By keeping things small and simple, San Jose (Calif.) startup Canesta may be close to providing a sort of primitive 3-D vision to a variety of inexpensive products. Called "electronic perception," the approach uses infrared light and a sensor chip like those in digital cameras. Light is beamed at the target, and the tiny differences in the time it takes rays to return to specific points on the chip are measured. Gauging distance based on the time that signals travel to and from a target is the principle behind radar. Canesta uses the time differences to compute a three-dimensional relief map of the target.
Canesta's patented sensor can do 50 scans per second and resolve features as small as 1 millimeter. Company CEO Nazim Kareemi says volume production of the sensors would allow the required software and hardware to be incorporated into devices for as little as $10. Enabling stereoscopic vision for such a small sum of money opens up all sorts of possibilities. Instead of a conventional controller, for example, a game console could translate the motions of a player's body into movement on the screen. If all goes well, the first products using the Canesta technology could hit the market by the end of this year, says Kareemi. Last December, IBM (IBM
) boasted it was building the world's fastest weather supercomputer, called Blue Storm, for the European Center for Medium-Range Weather Forecasts. But even before Blue Storm's startup late this year, Big Blue has lost bragging rights. NEC Corp.'s (NEC
) Earth Simulator system was switched on in March, and it is twice as fast.
Installed at the Yokohama Institute for Earth Sciences in Japan, NEC's supercomputer harnesses 5,120 processors to achieve an incredible peak speed of 40 trillion calculations a second, or 40 teraflops. Blue Storm's top speed will be 20 trillion.
Researchers in Yokohama will use Earth Simulator to run the highest-resolution model of the earth yet created. The model wraps the entire planet in a virtual grid of small boxes. To simulate weather and climate patterns, predict pollution levels in the oceans and atmosphere, and study other geophysical trends, the computer solves equations for each box, then combines them to derive a worldwide perspective--compressing centuries of global change into three days of computing, not the months it now takes. Being able to run multiple variations of a problem in rapid succession, researchers predict, will lead to new insights about global environmental trends. Two groups of scientists have succeeded in mapping the rice genome in an important breakthrough that could help ease world hunger. Because rice is a dietary staple for more than half the world's people, scientists are hopeful the information gleaned from its genome will lead to improvements in nutrition, crop yield, and sustainable agriculture.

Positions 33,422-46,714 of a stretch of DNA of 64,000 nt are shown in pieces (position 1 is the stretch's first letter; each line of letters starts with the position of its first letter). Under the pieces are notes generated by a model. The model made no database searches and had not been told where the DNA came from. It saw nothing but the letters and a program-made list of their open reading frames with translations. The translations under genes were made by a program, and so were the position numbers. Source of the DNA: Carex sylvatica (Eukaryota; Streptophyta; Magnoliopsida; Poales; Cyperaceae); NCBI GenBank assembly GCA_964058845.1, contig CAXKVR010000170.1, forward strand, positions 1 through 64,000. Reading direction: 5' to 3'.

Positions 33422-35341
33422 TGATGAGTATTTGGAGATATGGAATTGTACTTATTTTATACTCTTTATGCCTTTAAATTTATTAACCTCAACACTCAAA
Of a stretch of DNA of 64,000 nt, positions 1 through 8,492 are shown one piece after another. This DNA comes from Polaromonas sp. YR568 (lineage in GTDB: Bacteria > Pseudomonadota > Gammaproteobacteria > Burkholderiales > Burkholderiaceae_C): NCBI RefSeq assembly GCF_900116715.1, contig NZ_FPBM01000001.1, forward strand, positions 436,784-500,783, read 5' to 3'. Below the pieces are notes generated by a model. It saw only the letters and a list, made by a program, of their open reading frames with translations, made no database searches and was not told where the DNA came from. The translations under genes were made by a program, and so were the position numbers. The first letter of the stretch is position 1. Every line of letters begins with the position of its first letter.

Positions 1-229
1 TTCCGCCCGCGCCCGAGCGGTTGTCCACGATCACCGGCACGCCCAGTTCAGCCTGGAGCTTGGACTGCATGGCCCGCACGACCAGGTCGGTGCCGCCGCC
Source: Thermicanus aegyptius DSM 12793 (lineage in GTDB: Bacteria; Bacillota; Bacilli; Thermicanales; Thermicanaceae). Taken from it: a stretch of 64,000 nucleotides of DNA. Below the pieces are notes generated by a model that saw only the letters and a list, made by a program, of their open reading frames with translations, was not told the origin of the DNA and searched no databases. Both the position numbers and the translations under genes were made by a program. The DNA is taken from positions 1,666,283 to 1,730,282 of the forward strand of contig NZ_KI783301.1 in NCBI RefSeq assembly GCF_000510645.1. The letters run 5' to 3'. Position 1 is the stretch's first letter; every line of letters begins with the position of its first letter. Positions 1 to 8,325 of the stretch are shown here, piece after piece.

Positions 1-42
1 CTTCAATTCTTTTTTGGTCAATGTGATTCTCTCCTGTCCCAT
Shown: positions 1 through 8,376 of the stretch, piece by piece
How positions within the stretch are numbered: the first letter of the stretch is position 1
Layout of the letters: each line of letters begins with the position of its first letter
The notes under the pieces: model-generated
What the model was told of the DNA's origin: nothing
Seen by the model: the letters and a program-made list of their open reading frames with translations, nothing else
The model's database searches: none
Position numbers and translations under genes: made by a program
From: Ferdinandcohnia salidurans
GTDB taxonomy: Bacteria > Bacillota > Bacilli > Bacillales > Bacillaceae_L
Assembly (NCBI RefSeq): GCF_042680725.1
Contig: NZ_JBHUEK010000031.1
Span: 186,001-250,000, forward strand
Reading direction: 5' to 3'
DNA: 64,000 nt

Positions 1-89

The two reports, in the Apr. 5 issue of Science, mark the first time a crop plant has been sequenced. A team led by scientists from the Beijing Genomics Institute deciphered the genetic code for indica rice, a major crop in the Asia-Pacific region, while researchers from Myriad Genetics in Salt Lake City mapped the japonica strain, favored in arid regions. Both strains are incredibly complex, with 45,000 to 56,000 genes in indica and 42,000 to 63,000 in japonica. By comparison, the human genome has only 30,000 to 40,000 genes--although human genes are 16 to 36 times longer. The scientists believe that differences in gene length may indicate different mechanisms for generating diversity. Emergency room doctors treating patients in life-threatening situations have a powerful new diagnostic weapon available to them. A medical imaging technology recently unveiled by Mercury Computer Systems can produce a 3-D X-ray image in about 15 seconds. Using ordinary X-ray gear, it takes doctors 5 to 10 minutes to create such an image.
Mercury's secret is a dedicated circuit board that can run image-reconstruction algorithms far more quickly than a PC microprocessor. It would take 15 processors working in parallel to achieve comparable speeds.
Outside the ER, Mercury's technology could aid doctors performing common procedures such as angioplasty. Currently, a physician inserting a catheter into a coronary artery to clear a blockage is guided by two-dimensional X-ray images. To get a different view, the doctor must reposition the patient and take another X-ray. The new technique lets the doctor work and view 3-D images in almost real-time. "It was beyond our expectations that this could be done," says Michael W. Vannier, a radiologist at the University of Iowa.